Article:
For whatever reason (he’s not exactly a hunk), Elmo Lincoln was chosen to play the adult Tarzan. Gordon Griffith, who later became an assistant director and producer, played the young Tarzan, so he was actually the first actor ever to play Tarzan. (He was also the first actor to play Tom Sawyer in movies!) Griffith was suitably athletic, climbing on trees and so on with his companion chimpanzees, which were supposed to be young mangani, or apes.
I had thought that ERB had said the mangani were not gorillas, but a different, more human-type anthropoid ape; Steven Barnes has assured me that this idea originated with Philip Jose Farmer. Farmer wrote a couple of Tarzan pastiches with the character of “Lord Grandrith.” One of the things I find interesting about this particular movie is that it was made literally only thirty years after the events in the book were set! The book starts in 1888; remember that in the latter part of the nineteenth century and first part of the twentieth, large parts of Africa were unexplored and unexploited (at least by Westerners—I’m guessing that the folks who lived there knew pretty much where everything was!). For example, the movie starts with various animal shots: lions, snakes, warthogs and so on; there is one shot where a river is almost literally full to the brim with crocodiles! Those scenes are probably impossible to see in Africa today.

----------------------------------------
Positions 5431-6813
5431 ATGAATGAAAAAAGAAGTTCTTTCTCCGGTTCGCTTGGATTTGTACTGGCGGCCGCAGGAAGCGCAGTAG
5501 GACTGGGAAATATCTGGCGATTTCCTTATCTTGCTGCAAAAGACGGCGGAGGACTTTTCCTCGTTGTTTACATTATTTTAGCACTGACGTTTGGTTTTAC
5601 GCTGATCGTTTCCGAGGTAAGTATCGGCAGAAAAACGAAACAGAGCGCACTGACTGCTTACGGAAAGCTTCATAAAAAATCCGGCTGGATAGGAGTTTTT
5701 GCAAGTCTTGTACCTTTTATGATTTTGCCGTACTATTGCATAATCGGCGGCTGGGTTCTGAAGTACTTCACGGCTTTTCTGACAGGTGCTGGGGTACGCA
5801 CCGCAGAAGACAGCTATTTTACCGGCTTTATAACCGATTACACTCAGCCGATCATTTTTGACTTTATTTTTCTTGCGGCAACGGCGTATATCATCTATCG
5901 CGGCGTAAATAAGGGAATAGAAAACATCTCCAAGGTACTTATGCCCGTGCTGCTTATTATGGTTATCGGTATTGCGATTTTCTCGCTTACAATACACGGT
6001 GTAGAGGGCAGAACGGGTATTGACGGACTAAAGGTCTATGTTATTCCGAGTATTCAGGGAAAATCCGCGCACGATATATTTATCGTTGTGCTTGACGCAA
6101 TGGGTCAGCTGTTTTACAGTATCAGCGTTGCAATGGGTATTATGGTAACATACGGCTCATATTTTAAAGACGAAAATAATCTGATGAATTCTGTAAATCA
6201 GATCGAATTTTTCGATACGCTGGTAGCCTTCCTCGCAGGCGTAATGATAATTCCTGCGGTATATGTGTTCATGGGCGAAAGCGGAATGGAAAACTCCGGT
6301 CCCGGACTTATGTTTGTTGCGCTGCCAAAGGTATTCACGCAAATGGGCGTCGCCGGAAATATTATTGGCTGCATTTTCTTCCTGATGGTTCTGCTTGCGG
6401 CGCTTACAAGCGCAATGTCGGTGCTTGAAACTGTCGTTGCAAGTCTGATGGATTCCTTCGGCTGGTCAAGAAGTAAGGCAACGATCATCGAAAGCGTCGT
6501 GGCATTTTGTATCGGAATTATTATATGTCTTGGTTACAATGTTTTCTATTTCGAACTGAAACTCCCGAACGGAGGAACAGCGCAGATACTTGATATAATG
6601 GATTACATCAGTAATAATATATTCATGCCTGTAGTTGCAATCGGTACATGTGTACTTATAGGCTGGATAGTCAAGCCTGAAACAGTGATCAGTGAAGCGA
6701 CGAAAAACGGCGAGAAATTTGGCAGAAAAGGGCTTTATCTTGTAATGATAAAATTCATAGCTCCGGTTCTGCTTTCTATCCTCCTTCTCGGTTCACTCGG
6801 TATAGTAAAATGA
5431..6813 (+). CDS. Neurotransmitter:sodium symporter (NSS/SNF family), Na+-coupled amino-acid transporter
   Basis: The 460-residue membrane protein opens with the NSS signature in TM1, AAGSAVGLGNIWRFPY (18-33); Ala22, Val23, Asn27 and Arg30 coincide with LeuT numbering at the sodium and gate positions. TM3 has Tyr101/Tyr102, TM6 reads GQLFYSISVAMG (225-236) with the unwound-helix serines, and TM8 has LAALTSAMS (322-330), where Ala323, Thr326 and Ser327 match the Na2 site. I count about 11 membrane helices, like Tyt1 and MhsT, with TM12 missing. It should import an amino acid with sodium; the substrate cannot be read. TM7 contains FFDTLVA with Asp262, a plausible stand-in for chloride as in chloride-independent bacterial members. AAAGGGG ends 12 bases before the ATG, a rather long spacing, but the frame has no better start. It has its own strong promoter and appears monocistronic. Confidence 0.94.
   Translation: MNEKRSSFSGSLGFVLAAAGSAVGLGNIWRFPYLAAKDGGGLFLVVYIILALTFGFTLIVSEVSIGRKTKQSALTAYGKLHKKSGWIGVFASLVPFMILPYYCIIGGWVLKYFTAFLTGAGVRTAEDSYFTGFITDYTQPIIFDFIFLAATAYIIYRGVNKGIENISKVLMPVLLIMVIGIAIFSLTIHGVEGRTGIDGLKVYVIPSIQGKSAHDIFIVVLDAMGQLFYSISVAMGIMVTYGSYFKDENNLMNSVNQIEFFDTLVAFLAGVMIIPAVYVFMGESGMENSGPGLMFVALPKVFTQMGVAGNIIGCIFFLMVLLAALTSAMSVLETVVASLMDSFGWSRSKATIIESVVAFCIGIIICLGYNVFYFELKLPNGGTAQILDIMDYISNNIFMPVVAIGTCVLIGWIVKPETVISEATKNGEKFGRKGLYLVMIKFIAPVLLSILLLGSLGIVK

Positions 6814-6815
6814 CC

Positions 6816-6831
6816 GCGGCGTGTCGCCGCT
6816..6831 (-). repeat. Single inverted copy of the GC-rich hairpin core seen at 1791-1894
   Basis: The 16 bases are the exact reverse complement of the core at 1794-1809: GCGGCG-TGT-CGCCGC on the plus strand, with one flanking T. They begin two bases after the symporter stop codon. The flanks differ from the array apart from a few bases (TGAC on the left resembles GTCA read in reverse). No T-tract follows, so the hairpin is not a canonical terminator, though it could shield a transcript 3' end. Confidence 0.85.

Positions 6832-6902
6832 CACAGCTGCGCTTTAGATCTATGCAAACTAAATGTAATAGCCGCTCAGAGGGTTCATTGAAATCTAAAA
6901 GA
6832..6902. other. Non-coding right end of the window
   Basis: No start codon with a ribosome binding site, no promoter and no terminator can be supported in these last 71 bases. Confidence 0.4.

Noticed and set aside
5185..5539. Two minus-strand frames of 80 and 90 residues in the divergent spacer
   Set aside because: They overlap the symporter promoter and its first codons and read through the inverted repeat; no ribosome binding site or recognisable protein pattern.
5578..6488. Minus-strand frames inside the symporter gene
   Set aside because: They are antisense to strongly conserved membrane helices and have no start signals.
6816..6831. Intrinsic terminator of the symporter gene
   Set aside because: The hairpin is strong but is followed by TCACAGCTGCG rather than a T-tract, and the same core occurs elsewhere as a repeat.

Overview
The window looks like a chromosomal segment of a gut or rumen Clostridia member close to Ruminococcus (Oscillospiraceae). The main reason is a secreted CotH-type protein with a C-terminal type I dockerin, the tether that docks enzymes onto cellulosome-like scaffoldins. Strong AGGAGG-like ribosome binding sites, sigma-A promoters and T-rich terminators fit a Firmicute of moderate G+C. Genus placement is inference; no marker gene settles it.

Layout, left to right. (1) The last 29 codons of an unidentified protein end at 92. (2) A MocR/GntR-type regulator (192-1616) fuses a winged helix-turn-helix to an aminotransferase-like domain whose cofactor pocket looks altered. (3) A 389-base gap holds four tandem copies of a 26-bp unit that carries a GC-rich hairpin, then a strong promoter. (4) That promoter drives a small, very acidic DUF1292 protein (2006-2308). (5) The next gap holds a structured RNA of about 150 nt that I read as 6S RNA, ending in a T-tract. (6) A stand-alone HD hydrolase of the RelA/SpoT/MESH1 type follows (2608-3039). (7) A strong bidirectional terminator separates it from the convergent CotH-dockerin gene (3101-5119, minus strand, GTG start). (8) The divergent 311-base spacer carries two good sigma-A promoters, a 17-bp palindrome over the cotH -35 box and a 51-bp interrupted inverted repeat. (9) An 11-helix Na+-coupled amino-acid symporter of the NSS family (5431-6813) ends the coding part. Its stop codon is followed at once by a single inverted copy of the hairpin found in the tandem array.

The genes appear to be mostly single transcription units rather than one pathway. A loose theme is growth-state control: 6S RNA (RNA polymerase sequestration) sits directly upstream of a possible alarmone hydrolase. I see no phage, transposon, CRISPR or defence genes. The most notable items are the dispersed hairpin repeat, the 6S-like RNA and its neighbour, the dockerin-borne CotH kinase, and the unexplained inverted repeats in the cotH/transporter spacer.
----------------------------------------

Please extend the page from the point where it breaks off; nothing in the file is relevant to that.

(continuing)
Anyway, almost everyone knows the basic plot of all Tarzan movies: Lord and Lady Greystoke go to Africa and die, leaving their infant son and Greystoke heir (John Clayton) to be raised by apes. He defeats the leader of the ape tribe in a fight when he grows to be a man and so becomes “king” of the apes; he has rapport with all the animals and can “command” them. Clayton is found and taken to England, but his heart is always in Africa and civilization is—in ERB’s words—a “thin veneer” over his savage heart. He marries Jane (an American woman) and has a son. Various adventures ensue